Does anyone have any ideas for any personnel changes in the England team ? Lyth is not convincing as an opener and Ballance looks like a walking wicket with his non-existent footwork. Bell is going through a horrid run of low scores which started in the 2nd test in the Windies. He just doesn’t seem to be there mentally at the moment, it is such a shame because he is a talented player. Root had a poor match, but he did well at Cardiff, is averaging in the mid fifties in test matches, and others need to step in when he has a bad match, which will happen from time to time. He failed v NZ at Headingley and we lost that match too. Stokes, Buttler and Ali all have great potential, but they are bound to struggle if the top four keep failing and we end up with scoreboards such as 52 for 4 as was the case today. Broad bowled well in the first innings, Anderson wasn’t able to get any swing and was “nullified” by the pitch, to use Glenn McGrath’s description.
    The mental weakness concerns me as much as anything. If that had been Australia batting fourth to save the game, they would have shown more fight and at least taken the game well into Monday, they might even have saved it. Why do England batsmen turn into rabbits in front of headlights ?
    Bairstow is in great form for Yorkshire this season, could he come in at number five, with Root moved up a place and Bell dropped ? What to do about Ballance, given that you need a really top player in at number three ? Should Moeen be moved up the order, given that he sometimes looks a bit fragile against very quick bowling ? Would a player like Nick Compton be a better bet than Lyth to open, or should Lyth be given more of run in the side ?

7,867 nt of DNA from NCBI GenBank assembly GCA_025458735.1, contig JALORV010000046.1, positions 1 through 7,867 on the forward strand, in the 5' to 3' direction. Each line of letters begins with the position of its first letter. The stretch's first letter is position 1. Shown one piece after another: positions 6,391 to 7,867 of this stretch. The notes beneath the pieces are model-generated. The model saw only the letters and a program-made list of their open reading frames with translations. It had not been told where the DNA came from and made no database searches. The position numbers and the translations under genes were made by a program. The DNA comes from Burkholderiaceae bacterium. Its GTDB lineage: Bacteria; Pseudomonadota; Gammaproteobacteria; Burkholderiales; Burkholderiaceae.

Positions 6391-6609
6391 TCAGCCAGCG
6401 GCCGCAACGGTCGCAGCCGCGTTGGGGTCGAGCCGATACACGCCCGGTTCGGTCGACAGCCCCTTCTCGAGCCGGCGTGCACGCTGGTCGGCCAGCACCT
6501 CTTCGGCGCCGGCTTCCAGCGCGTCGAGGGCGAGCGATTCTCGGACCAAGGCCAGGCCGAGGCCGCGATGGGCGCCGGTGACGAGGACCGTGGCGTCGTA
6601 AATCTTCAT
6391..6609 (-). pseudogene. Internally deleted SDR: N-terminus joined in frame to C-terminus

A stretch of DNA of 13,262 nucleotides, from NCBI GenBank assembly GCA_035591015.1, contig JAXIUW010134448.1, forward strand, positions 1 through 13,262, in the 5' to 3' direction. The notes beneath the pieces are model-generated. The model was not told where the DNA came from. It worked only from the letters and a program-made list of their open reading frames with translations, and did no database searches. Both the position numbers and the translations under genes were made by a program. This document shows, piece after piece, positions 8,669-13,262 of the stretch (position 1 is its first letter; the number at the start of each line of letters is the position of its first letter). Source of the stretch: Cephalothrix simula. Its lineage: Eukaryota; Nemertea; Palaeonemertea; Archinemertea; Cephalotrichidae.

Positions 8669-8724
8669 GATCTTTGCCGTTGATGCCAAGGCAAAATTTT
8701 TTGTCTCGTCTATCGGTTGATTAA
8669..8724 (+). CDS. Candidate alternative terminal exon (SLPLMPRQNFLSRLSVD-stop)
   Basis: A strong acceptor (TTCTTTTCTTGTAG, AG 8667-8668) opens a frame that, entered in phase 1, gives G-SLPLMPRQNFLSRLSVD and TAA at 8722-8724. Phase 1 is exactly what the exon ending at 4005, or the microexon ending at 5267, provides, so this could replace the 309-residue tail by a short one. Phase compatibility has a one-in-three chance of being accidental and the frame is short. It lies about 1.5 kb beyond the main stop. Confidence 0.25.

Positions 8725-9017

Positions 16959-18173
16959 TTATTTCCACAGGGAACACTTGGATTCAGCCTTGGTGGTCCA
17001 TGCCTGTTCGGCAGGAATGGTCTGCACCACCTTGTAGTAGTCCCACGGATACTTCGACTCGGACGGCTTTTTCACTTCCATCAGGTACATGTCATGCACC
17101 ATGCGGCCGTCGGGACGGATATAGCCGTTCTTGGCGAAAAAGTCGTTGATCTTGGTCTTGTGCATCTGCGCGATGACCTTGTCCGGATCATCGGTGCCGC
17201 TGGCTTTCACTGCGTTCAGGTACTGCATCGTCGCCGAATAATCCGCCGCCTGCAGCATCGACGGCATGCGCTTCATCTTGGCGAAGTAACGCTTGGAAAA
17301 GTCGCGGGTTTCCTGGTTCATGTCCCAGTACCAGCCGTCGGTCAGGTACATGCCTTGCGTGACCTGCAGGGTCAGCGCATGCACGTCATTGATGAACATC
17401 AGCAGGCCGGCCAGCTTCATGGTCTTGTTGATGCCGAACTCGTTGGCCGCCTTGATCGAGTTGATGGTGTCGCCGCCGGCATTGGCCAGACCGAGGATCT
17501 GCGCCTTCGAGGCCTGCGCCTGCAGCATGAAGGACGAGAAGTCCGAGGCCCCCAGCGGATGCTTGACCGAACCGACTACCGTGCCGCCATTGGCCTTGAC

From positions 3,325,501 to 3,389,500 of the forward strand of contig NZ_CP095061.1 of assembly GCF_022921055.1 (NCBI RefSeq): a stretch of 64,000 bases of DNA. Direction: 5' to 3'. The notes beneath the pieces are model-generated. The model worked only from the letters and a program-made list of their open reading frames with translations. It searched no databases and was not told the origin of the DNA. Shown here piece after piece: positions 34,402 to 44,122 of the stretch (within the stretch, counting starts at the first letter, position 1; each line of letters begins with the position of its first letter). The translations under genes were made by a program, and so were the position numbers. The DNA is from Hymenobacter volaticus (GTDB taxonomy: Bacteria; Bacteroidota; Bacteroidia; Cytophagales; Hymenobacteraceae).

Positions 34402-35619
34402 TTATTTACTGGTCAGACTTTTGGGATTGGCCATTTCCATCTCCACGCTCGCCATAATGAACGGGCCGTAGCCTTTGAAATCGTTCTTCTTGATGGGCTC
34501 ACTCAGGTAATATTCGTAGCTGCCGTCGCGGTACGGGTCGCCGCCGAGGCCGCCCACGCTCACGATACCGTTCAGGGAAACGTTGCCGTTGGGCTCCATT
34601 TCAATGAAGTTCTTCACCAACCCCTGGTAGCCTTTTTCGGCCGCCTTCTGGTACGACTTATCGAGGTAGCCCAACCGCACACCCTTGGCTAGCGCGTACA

Thank God there’s a little break now until the third test, to give time for some calm reflection. You don’t want to see a team being chopped and changed constantly, but the fact is that several players are just not performing:Lyth, Ballance and Bell being the biggest cause for concern.
    What a woeful capitulation. Sometimes I wonder why we put ourselves through this annual torture with England. Three series running now where a good win has been followed by a bad defeat. No consistency, technical shortcomings, mental frailty. I’m lost for words really, it’s just too depressing.

      • I was thinking last week, where England were talking about playing their “aggressive brand of cricket”, Australia were talking about playing “cricket”.
        The difference is quite telling!

    • Thanks for taking the time to write such an in depth piece. We’ll have our thoughts on potential team changes in the coming days. I’m not quite sure what the solution is atm! Very depressing not to show any fight at all today.